Saturday, September 23, 2006

Technical Illiteracy

Luke Harding in the Guardian on the German Maglev rail crash.

The accident is the first involving the Transrapid system and calls into question the long-term viability and safety of magnetic trains. They had been hailed by some as an ecologically friendly alternative to conventional diesel-powered train travel.
Of course. Conventional trains are perfectly safe to run at high speeds over a line containing a stationary maintenance vehicle. It's only with maglev that you get a collision.

5 comments:

Anonymous said...

This is the sort of accident that the railways of more than a 100 years ago found ways to avoid without radios or phones. A incredible device called a 'signal' was employed.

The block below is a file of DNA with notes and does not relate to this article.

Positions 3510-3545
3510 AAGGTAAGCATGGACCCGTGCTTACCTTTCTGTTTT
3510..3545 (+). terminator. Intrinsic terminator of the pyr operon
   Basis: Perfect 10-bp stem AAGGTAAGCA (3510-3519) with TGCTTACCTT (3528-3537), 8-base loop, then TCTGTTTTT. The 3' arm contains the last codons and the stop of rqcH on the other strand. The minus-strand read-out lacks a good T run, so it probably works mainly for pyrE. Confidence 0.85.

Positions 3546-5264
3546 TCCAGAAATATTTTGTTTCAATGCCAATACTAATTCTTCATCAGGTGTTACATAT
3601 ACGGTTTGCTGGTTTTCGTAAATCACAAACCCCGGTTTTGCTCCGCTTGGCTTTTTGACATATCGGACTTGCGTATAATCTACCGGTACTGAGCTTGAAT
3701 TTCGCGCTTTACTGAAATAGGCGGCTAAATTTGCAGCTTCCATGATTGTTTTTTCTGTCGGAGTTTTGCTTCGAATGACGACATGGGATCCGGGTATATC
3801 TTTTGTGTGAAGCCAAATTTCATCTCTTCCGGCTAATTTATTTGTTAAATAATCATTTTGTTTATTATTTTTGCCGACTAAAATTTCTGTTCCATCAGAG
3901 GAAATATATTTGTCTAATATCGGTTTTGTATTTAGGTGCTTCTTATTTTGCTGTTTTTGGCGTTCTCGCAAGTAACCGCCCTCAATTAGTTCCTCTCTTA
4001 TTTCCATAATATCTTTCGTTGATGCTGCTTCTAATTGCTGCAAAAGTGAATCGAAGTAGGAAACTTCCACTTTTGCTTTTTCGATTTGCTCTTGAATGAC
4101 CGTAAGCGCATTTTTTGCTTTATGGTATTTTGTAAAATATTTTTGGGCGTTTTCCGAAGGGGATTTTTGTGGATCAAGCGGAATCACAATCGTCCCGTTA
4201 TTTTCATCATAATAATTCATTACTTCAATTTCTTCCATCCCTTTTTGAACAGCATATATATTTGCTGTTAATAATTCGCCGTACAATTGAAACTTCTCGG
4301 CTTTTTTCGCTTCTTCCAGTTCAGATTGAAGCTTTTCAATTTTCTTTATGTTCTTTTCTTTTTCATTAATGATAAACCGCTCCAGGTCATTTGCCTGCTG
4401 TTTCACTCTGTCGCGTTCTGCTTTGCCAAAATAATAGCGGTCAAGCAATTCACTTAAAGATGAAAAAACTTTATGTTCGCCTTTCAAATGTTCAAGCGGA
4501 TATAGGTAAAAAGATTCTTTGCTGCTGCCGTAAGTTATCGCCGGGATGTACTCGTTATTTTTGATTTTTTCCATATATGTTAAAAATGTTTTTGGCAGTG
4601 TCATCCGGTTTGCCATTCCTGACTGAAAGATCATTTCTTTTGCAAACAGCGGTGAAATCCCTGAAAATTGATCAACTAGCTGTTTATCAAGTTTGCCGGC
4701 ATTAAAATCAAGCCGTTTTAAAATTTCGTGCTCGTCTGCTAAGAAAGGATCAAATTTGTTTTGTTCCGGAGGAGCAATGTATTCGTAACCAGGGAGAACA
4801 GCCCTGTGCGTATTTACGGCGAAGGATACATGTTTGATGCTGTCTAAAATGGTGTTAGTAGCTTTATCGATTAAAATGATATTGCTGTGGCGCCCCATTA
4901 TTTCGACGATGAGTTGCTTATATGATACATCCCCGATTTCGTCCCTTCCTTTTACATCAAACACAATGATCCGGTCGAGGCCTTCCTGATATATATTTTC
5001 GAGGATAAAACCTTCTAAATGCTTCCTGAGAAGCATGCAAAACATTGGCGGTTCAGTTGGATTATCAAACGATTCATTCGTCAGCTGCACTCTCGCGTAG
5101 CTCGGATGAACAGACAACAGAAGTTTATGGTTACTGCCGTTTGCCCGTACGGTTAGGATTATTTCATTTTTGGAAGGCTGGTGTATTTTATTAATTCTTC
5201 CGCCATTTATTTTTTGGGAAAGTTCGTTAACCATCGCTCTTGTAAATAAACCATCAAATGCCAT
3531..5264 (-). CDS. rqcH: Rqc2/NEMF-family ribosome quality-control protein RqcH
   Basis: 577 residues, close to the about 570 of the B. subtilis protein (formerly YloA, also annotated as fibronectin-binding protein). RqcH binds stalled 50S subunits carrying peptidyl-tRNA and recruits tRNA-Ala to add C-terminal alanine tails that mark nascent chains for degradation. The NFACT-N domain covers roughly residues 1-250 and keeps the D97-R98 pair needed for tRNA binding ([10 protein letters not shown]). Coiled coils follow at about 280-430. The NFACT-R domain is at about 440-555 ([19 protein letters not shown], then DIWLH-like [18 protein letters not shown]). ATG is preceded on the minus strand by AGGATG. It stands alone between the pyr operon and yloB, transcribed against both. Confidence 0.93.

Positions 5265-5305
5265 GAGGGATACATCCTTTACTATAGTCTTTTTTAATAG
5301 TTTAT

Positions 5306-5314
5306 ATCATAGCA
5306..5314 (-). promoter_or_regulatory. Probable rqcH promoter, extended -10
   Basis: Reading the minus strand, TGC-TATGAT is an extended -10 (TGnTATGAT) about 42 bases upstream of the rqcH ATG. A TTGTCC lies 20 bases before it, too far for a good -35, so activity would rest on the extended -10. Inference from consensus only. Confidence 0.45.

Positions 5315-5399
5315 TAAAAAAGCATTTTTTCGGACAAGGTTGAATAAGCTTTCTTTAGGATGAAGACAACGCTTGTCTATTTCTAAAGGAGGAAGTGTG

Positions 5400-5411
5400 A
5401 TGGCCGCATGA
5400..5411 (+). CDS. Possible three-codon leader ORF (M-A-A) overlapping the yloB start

JuliaM said...

Surely this just goes to show that no matter what safety features you build into a system, you can never completely rule out a genuine accident.

Whether caused by a blown tyre (as seems likely in Richard Hammond's case) or criminal stupidity on the part of an employee (as seems to have been the case here)?

I feel it's unlikely to stop the 'we must do something' crowd, of course.....

Rick said...

Noone points out that Maglev was invented in Britain by the late Professor Laithwaite

dearieme said...

What makes him think that high speed trains are normally diesel-powered? Oh, I know - he works for the Grnduiaa

Anonymous said...

rick:

Did I imagine the following sentence form the article, then?

Derived from the term magnetic levitation, the Maglev was conceived by Professor Eric Laithwaite, a specialist in electrical engineering at Imperial College.